By Arthur B. Connor
It has been selected as one the world’s best films (regardless of category). It has been compared with the best efforts of any past literary endeavor (again, regardless of genre). It has been bent, spindled, folded, mutilated, diced, sliced, and spliced by the likes of everyone from Abbott and Costello to Andy Warhol in all of its 80-year existence, and has more than endured those and other tests of time.
“It,” of course, refers to the 1931 Carl Laemmle, Jr. cinematic production of Mary Wollstonecraft Shelley’s Gothic masterwork “Frankenstein.” The film is the brainchild of director James Whale, writers Garrett Fort, John Russell and (chiefly) Robert Florey, and makeup artist Jack Pierce.
Idyllwild has the opportunity of viewing this renowned classic Saturday, Nov. 5. The evening begins with a special introductory program featuring Sara Karloff, the offspring of the undoubted main attraction of the movie, the grim portrayer of the mad scientist’s creative effort, Boris Karloff (whose identification in the presentation’s credits is only a single question mark).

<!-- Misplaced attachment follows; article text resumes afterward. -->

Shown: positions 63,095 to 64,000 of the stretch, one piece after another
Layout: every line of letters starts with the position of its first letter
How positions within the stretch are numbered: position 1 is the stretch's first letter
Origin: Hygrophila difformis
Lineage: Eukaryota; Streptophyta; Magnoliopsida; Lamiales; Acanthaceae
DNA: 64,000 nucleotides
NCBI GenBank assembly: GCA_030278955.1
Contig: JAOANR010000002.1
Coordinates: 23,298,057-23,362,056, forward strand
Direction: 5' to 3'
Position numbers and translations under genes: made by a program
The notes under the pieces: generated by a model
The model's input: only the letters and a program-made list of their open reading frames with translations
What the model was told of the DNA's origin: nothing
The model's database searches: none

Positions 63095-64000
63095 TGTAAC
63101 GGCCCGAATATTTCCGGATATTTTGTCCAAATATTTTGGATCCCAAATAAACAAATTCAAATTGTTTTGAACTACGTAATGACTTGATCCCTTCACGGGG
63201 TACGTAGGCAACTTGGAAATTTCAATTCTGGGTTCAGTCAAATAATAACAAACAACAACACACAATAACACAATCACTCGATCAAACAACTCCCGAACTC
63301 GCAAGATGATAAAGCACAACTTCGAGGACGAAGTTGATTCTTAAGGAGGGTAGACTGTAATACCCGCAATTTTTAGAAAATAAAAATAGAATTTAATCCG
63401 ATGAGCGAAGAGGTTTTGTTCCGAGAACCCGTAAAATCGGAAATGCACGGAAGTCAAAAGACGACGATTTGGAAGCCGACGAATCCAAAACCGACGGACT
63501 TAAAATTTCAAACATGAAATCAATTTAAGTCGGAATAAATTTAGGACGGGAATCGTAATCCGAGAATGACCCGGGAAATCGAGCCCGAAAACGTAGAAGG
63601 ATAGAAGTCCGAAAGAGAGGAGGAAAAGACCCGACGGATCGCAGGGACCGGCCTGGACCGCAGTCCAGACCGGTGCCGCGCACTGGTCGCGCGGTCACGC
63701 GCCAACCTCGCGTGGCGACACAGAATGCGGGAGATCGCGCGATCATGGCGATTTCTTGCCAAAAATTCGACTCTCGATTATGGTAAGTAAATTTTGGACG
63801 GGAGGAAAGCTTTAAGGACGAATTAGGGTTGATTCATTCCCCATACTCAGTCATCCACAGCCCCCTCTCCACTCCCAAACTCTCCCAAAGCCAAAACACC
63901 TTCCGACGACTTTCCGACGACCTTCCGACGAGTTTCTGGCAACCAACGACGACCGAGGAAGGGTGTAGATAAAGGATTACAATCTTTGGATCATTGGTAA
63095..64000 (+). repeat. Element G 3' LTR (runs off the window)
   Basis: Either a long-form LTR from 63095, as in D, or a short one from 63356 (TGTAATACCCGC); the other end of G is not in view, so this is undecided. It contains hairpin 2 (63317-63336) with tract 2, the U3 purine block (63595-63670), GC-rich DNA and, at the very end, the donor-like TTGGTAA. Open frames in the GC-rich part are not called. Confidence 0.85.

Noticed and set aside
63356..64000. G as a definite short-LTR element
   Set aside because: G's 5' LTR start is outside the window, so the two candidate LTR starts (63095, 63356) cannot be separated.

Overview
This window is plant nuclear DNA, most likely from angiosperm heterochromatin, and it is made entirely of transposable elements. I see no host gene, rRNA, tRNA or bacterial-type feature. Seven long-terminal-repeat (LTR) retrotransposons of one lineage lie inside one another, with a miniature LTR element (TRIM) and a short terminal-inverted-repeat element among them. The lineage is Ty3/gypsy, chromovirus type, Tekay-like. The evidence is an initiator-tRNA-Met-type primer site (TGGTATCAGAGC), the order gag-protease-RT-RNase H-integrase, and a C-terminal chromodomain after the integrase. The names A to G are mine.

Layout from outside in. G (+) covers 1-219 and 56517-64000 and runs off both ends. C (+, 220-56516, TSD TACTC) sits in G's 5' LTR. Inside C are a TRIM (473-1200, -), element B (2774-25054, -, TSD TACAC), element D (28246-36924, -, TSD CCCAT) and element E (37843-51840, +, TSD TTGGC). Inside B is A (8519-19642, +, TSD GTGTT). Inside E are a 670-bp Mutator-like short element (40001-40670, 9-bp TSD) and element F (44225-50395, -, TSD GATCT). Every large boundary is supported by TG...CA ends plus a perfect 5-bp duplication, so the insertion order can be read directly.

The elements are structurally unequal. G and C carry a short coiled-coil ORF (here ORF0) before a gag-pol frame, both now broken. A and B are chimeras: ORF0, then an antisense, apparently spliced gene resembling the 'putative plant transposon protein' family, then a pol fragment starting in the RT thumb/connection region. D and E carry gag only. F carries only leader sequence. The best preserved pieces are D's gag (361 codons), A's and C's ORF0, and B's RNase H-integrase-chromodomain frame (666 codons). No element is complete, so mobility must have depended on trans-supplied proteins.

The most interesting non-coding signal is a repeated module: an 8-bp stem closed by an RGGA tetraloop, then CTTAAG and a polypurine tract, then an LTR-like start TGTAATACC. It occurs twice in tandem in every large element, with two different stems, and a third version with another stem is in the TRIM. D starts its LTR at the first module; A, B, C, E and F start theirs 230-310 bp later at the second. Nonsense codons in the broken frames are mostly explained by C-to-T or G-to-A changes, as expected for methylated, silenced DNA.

As the sole living progeny of Boris’ marriages, Sara Karloff comes to Idyllwild well prepared to answer questions regarding both the film and her illustrious father. She brings various items of related interest, including rare photographic memorabilia, including an original film — in color no less — of Karloff being made up as “the creature”, as well as her unique recollections.
The proceedings start at 6 p.m. Saturday, Nov. 5 at Caine Learning Center. As usual, Idyllwild’s Cafe Cinema presentation is free. Besides the film, patrons can gather together with host, Jeffrey Taylor, for various refreshments.
Special “Monster of Ceremonies” Mr. Charles Schlacks, who generally provides his living space for the usual weekly film offerings of the group, will introduce Sara Karloff. A very special time indeed is promised for all attendees.